for each color pixel, producing a hot pixel signal by comparison of the multi-separation signal with a predetermined set of neighboring signals in the same separation, said hot pixel signal turned ON when every member of the predetermined set of neighboring pixels are turned ON;
receiving the separation bitmaps and setting image signals to OFF at some locations in the color image corresponding to hot pixel signals in at least one separation bitmap of the multiple separation color image, in accordance with determined turn OFF ratio, thereby reducing the amount of ink specified for reproduction of the color image; and
outputting the separation bitmap to a print controller.
7. The method as defined in claim 6, wherein the step of producing a multi-separation signal indicating color pixels as highly saturated from the multiple separation color image when corresponding separation pixels in plural separations are turned ON includes the substep of:
pairwise logically ANDing each separation bitmap with the other separation bitmaps forming the multi-separation color image to produce an output signal representative of color pixel locations where image signals in plural bitmaps are turned ON.
8. The method as defined in claim 6, wherein the step of producing a hot pixel signal by comparison of the multi-separation signal with a predetermined set of neighboring signals in the same separation, said hot pixel signal turned ON when every member of the predetermined set of neighboring pixels are turned ON includes the substep of:
logically ANDing each image signal with the predetermined set of neighbors to produce a hot pixel signal representing areas of color pixels in which substantially all the image signals in plural bitmaps are turned ON.
9. The method as described in claim 6, wherein the step of receiving the separation bitmaps and setting image signals to OFF at locations in the color image corresponding to hot pixel signals in at least one separation bitmap of the multiple separation color image, in accordance with determined turn OFF ratio includes the steps of:
directing each separation image signal to a logic circuit in a predetermined order;
at the logic circuit, producing an ON/OFF signal as a function of the turn OFF ratio and the hot pixel signal;
at the logic circuit, logically comparing the ON/OFF signal with each separation image signal to determine whether the image signal should be turned OFF, and producing a separation mask signal indicative of such comparison;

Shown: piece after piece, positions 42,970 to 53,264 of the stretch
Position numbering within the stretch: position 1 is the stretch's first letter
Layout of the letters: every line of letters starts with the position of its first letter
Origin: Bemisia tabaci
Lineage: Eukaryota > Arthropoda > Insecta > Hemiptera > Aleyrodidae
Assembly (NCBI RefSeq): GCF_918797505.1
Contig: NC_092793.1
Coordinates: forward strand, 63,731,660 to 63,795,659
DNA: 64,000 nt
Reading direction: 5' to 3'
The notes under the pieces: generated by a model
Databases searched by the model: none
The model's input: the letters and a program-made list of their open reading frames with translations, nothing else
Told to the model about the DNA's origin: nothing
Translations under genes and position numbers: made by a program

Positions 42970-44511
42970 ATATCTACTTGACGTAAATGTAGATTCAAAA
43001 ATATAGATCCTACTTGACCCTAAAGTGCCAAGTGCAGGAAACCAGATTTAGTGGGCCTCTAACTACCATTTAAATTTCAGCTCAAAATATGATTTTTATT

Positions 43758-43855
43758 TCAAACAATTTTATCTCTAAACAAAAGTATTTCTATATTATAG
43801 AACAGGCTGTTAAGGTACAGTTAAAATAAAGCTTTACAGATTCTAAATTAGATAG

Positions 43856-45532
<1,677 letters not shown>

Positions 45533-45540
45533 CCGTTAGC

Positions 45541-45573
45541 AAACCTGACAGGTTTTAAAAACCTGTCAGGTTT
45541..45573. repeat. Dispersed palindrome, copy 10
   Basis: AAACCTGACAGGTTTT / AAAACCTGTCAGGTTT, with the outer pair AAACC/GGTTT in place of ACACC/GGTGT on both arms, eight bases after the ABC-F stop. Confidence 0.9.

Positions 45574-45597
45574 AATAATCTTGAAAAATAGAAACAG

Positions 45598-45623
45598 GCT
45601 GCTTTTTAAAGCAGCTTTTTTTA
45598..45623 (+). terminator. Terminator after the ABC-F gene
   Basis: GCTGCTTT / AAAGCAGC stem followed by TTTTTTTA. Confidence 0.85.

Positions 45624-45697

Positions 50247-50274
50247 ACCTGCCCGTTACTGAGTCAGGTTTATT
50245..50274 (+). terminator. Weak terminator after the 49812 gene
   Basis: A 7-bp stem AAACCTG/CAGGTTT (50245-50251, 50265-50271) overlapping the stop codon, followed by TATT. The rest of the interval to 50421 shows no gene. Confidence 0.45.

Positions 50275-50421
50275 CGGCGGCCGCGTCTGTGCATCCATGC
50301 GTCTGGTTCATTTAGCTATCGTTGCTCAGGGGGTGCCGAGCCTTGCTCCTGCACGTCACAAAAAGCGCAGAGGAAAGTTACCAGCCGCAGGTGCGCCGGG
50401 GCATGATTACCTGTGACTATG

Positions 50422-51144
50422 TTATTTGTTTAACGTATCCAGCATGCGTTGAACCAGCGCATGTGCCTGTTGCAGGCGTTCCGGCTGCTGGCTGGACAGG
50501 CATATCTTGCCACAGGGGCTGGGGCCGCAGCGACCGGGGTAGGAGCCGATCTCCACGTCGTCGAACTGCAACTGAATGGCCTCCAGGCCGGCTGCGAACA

reordering the signals into an original order from the predetermined order, if required.
10. The method as defined in claim 6, wherein all separation pixels corresponding to the same full color pixel are removed from the HOT pixel set whenever one of the separation pixels forming said full color pixel is turned OFF, thereby preventing the creation of white pixels.
11. A device for processing a color document image comprised of multiple separations each defined by a bitmap of single bit pixels for printing, for the reduction of marking material used in fully saturated areas of the color image, comprising:
an ink coverage input receiving a maximum desired ink coverage percentage for a printing system where the image will be printed;
an image input receiving the multiple separation color image from an image source;
fully saturated pixel identifier including:
a first logic circuit having as inputs each separation bitmap in the color image, and pairwise logically ANDing the separation bitmaps to produce a multi-separation signal; and
a second logic circuit having as an input a multi-separation signal, and, for each pixel therein, logically ANDing the pixel with each of a set of neighbors, and producing a hot pixel signal indicative thereof;
turn OFF logic to turn OFF a percentage of the pixels in each separation bitmap accordance with the maximum desired ink coverage received at the ink coverage input including:
a reader to read each separation bitmap out of the receiving means in a predetermined order;
ON/OFF logic receiving the separation bitmap from said reading means, and turning OFF a predetermined number of pixels in accordance with the hot pixel signal and the maximum desired ink coverage; and
a reordering reader to replace pixels in the separation bitmaps into the original image order, if required;
a bitmap output directing the processed separation bitmap to a print controller.
12. The device as defined in claim 11, wherein said turn off logic turning off a percentage of the pixels in accordance with the maximum desired ink coverage additionally includes:
an accumulating circuit adding the separation pixel signals forming a color pixel to form a sum signal;
a decrementing circuit operatively connected to the accumulating circuit, and decreasing the sum signal by an amount equal to the value of one separation pixel whenever the hot pixel signal indicates full saturation;
a comparator operatively connected to the decrementing circuit and a reference signal generator having a value of one separation signal and comparing the decreased sum signal with a signal having a value of one separation signal and producing a response indicative thereof; and
a logic circuit operatively connected to the comparator and preventing pixel turn OFF when the comparator response indicates the decreased sum signal is equal to zero.
Description

This invention relates to an image processing method for reducing the amount of marking material required to print a colored image, to avoid problems common to the use of excessive amounts of ink.

CROSS REFERENCE

Cross Reference from U.S. patent application Ser. No. 07/917,643 to Klassen filed Jul. 23, 1992 is made.

BACKGROUND OF THE INVENTION